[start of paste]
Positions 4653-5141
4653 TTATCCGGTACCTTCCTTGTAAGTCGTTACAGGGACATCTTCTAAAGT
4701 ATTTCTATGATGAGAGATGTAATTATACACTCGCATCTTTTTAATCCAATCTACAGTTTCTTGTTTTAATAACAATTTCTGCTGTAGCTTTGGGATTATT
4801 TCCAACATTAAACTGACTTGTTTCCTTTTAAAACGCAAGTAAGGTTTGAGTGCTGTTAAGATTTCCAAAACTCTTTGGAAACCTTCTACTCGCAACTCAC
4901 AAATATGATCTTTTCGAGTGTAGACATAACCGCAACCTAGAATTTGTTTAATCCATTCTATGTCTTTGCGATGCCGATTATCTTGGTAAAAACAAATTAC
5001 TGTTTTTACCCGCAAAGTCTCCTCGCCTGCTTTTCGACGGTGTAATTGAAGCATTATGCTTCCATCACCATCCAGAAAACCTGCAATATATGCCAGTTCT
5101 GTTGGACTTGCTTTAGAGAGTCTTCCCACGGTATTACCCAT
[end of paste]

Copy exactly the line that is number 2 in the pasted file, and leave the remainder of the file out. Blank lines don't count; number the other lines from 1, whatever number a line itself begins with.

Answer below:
4653 TTATCCGGTACCTTCCTTGTAAGTCGTTACAGGGACATCTTCTAAAGT